A couple of weeks ago I spent a long weekend at my local LEGO convention, the fifth annual Bricks Cascade. This was my third year of attendance (2014 and 2015 reports) and my biggest showing yet, with over a dozen models in four categories.
Bricks Cascade is still a fairly young convention, and every year there are growing pains. This year, the convention was held in a ballroom (instead of one of the larger convention halls). This had the advantage of being carpeted (easier on the feet), but the space was smaller. The smaller venue and the growing public crowds made it feel even busier and helped to hide the fact that some of the themes were hurting for models.
My registration swag included not just the usual engraved convention brick, but an enameled pin celebrating the fifth year of the show. Personally, I’m not a fan of pins like this, but they’ve become fashionable at geek conventions in recent years and I am sure that other exhibitors enjoyed them.
In addition to the usual selection of vendor coupons and such, every registered attendee received one of these cool custom kits. I haven’t built mine yet, but it’s a handsome little star fighter. They also had Classic Space and Blacktron variants available for sale. These wound up getting sold to the public as well and they were pretty much sold out by the end.
Though I took a lot of models this year, my set-up was fairly simple and I had plenty of time to play a couple of games on Friday. First up was a Master Build, where we were tasked to build the best model that we could from a pair of unrelated sets. I did my best, but the microscale spaceship that I crafted from Friends and Elves parts wasn’t enough to get more than a nod. Later, I attempted the Blind Build, but I didn’t fare much better there. I had a lot of fun in both games though, so I think I’ll try to do more in the future.
Friday night there was a keynote by Megan Rothrock, author and designer. She was engaging and passionate about the hobby, recounting her career at LEGO and how she came to write her successful series of LEGO books.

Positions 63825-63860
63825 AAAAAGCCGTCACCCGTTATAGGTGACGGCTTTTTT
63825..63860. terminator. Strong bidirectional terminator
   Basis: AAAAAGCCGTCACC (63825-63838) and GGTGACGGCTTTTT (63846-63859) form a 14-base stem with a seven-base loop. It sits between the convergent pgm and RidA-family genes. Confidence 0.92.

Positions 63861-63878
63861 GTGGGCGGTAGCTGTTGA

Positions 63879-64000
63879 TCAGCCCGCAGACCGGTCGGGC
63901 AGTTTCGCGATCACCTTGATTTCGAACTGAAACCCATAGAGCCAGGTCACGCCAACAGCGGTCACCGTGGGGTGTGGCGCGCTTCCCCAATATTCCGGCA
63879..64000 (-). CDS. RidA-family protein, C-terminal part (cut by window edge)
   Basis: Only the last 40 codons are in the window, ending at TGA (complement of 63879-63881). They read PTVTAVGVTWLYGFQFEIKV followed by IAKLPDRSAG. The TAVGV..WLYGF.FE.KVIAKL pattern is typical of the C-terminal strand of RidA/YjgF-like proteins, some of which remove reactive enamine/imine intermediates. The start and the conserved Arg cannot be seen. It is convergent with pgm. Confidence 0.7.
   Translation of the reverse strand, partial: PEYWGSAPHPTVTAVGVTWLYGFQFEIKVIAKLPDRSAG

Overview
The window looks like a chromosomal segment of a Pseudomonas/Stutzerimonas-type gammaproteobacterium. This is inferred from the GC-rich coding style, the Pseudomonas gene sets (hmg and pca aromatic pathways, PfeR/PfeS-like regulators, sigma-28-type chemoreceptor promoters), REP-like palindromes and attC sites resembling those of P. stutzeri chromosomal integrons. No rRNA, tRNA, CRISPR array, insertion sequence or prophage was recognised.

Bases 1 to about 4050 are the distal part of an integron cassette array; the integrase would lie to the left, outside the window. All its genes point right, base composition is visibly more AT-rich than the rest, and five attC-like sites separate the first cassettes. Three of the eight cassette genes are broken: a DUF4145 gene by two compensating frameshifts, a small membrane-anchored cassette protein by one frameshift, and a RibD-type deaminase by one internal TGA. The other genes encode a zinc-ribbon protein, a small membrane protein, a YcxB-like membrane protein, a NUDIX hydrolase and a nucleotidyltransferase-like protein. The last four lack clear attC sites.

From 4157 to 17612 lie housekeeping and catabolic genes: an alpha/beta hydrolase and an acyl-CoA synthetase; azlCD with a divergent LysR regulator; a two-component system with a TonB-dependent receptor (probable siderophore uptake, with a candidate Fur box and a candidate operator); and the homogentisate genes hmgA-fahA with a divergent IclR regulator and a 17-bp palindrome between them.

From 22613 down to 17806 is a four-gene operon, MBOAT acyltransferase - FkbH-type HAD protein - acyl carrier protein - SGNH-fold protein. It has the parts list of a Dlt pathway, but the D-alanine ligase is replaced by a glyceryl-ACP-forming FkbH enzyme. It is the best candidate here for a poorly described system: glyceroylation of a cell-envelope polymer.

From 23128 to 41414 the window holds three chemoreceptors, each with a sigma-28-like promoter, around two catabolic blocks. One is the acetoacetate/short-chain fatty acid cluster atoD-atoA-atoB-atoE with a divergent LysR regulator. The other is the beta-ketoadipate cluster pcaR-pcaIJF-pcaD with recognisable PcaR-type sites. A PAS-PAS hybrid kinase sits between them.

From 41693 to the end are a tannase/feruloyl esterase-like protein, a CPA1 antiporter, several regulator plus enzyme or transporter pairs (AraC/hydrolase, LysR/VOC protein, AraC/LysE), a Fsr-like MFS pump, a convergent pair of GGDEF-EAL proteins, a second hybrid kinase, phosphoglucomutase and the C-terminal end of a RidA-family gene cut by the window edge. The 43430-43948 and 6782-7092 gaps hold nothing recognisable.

There were also a lot of door prizes given away. One of the things that Bricks Cascade excels at is swag. Every attendee had their name called on Friday and took home a prize. I opted for three bags of bulk elements. Since each bag contained 15 16×16 plates, I nabbed nearly a $150 worth of elements. That alone more than compensated me for my entry fee.
For the two public days, I was tied to the Microscale section, staffing the tables. Normally, that means talking with the public, but our section was overshadowed by a massive steampunk castle that attracted all of the attention. Mostly I hung out and tried not to get too bored. I got a bit of swag for my efforts, so that helped.
The awards ceremony was held on Saturday night. I took home trophies in Microscale (for my Micropolis bridge) and Steampunk (for one of my contributions to a collaborative street scene). Then we had a whole second round of door prizes. Another 45 16×16 plates for me!
I was pretty wiped out by Sunday. I’d already hauled most of my swag home, but in the closing ceremonies I received honorable mentions in Space and Mecha.
Once I got home I was finally able to assess some of my swag. I had received six different sets (two with trophies, two with honorable mentions, and two for helping staff the tables) and six bags of elements. The retail value of that pile comes to well over $500. That’s about an order of magnitude more swag than I’ve received at other conventions.
The convention also offered grab bags for sale. Each bag was a quart zip-loc stuffed with semi-random LEGO elements for $8. I bought my full allotment of 10. I’m still swimming in sorting and organization backlog, so I haven’t had a chance to open them up yet. I’ve seen pictures and heard descriptions of my friends’ bags and I’m sure that I’ll be getting my money’s worth.
All in all, another successful convention. I had a lot of fun and I showed off my models. I came home with a ton of new LEGO to fuel more building. Win!